How to rehabilitate a wild bunny
I put my wildlife rehabilitation license to work when I acquired baby bunnies.
Tuesday, July 12, 2011 - 22:43
Last month I had the privilege to put my wildlife rehabilitation skills to work with four infant cottontail rabbits. I received my rehabilitator license through the New York State Department of Environmental Conservation about a year ago, but haven't had much activity. Suddenly I'm receiving more and more calls from people regarding injured birds and rabbits.
These four furry friends were more than a test of my skills; they also taught me how to be patient with feeding and letting nature take its course.
The rabbits were about two weeks old, judging by their size, and were found abandoned in a residential area. It was an emotional experience, because in the first two days, three of my bunnies passed away, but the lone rabbit that survived proved to me he was ready to be reintroduced to the wild.
One of the main tenets of wildlife rehabilitation is to maintain minimal human contact with the animal. I can see the reasoning behind it, but it was quite difficult when I wanted to feed the every two to three hours each day. I had no choice but to hold him and make sure he ate his food.
While I attended to feeding him and making sure he was warm, I inevitably grew attached to him. There is something so special about caring for a wild animal, and knowing that very soon you will have to release it to its natural habitat. Since I grew up watching "Free Willy" and "Flipper," I have always been the type to "talk" to animals and show emotion toward them. I was very discouraged when only a quarter of my animals made it through rehabilitation. But to step aside from the statistical aspect of this field, I see that one bunny as my small contribution to saving wildlife.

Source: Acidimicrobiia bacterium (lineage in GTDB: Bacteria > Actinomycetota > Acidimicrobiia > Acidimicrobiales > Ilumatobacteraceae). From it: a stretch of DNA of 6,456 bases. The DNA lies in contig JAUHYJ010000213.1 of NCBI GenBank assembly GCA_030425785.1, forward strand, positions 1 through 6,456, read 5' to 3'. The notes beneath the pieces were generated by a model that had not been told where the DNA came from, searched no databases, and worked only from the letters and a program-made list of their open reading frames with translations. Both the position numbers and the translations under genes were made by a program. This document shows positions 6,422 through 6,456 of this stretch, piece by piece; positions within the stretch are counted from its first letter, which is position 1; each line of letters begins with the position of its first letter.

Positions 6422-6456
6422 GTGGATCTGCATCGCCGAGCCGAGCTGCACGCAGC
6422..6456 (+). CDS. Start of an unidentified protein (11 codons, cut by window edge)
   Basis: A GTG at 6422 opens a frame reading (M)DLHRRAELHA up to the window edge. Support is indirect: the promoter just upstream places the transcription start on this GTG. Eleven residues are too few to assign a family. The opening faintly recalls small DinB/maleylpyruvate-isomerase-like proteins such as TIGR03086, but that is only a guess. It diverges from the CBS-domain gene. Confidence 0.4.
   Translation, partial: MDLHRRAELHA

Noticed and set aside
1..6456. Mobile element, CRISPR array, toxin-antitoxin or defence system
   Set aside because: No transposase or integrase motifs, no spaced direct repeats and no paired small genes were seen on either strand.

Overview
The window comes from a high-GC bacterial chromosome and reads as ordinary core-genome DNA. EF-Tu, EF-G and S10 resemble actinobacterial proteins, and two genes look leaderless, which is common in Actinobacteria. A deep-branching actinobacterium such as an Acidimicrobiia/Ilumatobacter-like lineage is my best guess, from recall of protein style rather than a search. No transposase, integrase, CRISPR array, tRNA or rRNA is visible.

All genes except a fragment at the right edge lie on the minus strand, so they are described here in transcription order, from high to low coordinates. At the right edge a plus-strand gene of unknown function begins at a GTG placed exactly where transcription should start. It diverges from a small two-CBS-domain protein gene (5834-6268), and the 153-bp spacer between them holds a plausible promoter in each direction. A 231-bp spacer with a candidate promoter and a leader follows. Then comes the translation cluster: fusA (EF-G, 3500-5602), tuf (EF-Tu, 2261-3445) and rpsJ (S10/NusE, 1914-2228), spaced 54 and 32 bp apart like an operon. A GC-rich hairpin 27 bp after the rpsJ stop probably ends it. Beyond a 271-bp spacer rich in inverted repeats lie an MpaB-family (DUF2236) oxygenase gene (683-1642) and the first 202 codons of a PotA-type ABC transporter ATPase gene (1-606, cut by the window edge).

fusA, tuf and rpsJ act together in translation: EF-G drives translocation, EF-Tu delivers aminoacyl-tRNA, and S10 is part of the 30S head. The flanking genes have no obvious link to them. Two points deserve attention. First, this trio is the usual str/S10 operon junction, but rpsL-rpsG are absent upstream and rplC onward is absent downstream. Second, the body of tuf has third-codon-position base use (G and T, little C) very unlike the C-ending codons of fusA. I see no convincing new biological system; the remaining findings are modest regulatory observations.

I've heard stories of animals remembering people who cared for them, but I have yet to visit the woods where I let my adorable friend go free. When I walked to the woods with my small friend in a covered box, he was very reluctant to hop away. He looked around at the immense trees and plenty of deer and rabbit dens, and then looked at me, seeming to say, "You mean I have to find my own food?" But soon enough, he hopped towards a tall maple that had a thicket growing around it and made his way to safety. All I can do is know that I used my knowledge to the best of my ability and my efforts helped a rambunctious bunny hop into the wild.
Photo: Katherine Bailey
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